Sunday, November 29, 2009

Rolling Stones 8: Got Live If You Want It!

While anxiously waiting for the next real Stones album, the band’s American label took a hint as well as a title from a British EP. While three of those tracks had already been scattered on a couple of U.S.-only albums, the band were convinced to record a few shows on their current British tour for a full-length live album. And just like that, Got Live If You Want It! happened.
Well, not exactly. While the sources for the recordings used have been documented, many of the tracks sound just too clean to be really, really live. The technology to capture each of the instruments, microphones and drums on a stage, usually through a crappy PA system, as clear as they sound here simply didn’t exist yet. And when you add in all those screaming girls, the math just doesn’t work out.
That said, the band does display energy, especially Charlie, who drives “Under My Thumb”, complete with that post-chorus tag they’d still use in 1969, right into “Get Off Of My Cloud”. The momentum crashes for a sadly out-of-tune “Lady Jane”, so maybe this really was captured live on stage in front of an adoring audience. And when was the last time you heard an electric dulcimer? Proof of studio trickery does exist, however, as both “I’m Loving You Too Long” and “Fortune Teller” were studio tracks doctored with screams to sound live just for this album. (The originals of both can be found today on More Hot Rocks.)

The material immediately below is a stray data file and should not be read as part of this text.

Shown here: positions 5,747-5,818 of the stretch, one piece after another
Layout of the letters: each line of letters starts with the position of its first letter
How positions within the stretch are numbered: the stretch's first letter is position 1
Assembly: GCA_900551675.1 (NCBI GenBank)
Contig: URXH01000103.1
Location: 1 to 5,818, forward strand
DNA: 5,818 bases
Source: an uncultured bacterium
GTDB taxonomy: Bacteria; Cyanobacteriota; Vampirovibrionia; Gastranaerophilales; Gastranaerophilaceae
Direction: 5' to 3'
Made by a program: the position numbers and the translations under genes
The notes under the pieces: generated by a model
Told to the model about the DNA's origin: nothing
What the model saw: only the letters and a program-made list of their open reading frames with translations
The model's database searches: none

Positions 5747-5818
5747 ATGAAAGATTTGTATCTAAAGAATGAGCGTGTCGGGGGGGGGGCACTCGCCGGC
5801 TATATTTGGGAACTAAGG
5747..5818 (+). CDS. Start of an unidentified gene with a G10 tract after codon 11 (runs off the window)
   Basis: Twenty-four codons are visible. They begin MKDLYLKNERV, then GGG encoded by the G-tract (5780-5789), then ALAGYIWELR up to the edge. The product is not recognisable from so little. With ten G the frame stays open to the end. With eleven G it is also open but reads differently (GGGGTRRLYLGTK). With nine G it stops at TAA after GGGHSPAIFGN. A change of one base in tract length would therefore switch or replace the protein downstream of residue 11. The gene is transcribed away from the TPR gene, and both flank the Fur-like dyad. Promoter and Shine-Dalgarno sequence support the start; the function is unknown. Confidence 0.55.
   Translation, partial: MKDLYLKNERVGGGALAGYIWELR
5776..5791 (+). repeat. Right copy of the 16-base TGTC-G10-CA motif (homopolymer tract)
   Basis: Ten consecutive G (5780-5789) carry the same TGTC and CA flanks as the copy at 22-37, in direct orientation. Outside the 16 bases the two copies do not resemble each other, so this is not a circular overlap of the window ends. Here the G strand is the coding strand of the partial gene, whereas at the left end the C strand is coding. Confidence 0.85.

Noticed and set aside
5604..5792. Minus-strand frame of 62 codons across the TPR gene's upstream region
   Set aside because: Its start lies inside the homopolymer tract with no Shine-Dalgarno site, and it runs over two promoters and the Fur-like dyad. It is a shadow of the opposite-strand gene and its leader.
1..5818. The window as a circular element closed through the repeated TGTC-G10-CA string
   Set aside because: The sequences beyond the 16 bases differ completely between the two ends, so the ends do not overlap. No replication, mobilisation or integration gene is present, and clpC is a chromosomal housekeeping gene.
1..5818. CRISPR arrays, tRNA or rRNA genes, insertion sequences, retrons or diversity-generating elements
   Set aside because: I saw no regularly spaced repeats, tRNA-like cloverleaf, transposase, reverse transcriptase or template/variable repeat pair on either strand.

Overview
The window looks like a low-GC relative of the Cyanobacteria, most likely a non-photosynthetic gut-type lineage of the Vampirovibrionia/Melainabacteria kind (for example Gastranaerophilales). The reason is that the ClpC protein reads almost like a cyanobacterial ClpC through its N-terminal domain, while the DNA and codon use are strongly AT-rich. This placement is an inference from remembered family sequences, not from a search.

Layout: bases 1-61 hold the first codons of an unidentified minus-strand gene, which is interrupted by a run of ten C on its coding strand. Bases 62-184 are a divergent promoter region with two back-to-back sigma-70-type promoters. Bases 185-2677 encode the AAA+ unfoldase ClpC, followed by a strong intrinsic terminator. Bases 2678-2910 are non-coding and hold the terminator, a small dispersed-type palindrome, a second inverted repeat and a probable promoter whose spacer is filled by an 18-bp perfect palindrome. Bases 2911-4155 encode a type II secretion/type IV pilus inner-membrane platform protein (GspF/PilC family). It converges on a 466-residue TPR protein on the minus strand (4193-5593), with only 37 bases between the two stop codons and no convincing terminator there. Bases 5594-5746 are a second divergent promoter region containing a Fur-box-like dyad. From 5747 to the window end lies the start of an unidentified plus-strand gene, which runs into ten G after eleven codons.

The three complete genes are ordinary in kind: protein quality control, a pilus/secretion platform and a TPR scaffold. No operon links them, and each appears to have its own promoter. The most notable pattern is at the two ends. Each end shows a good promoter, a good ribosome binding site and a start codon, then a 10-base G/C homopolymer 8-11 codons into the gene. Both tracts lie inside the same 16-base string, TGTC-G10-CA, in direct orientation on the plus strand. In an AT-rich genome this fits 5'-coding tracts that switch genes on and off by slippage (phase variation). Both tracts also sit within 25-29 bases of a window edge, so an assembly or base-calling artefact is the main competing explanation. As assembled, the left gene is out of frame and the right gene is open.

Speaking of trickery, somebody had the bright idea to start side two with a tease of “Satisfaction” before cutting to the actual performance of “The Last Time”. In other words, no, the band did not really goad the audience that way. “19th Nervous Breakdown” is fairly powerful, “Time On My Side” off-pitch, and “Have You Seen Your Mother Baby” really fuzzy and distorted, so maybe it’s just the backing vocals that were touched up. “I’m Alright” is different from the one on the EP (and Out Of Our Heads here), and still an odd way to kill two minutes mid-show. “Satisfaction” fades before the audience does, who keep screaming through the “God Save The Queen” recording piped through the theater at the end.
Because it was part of the original American canon, Got Live If You Want It! is available for purchase today, with only slightly less atrocious sound than before. If anything, it proves that the Stones tradition of pushing a questionable live album on the unsuspecting public wasn’t their idea in the first place. You really can skip it. (Of slightly more interest, historically anyway, is the exclusive CD added to the box set of the Charlie Is My Darling DVD, which pulls a standard setlist from the March 1965 shows that had been mined for the British EP, as well as two songs on the US LP. While this was three months before “Satisfaction” was released, there’s still a lot of screaming, but they were still a solid R&B combo, relying on covers.)

The Rolling Stones Got Live If You Want It! (1966)—2

1 comment:

  1. The title alone suggests that the band and its management weren't trying too hard: If you want it? Are you kidding? You should need this album!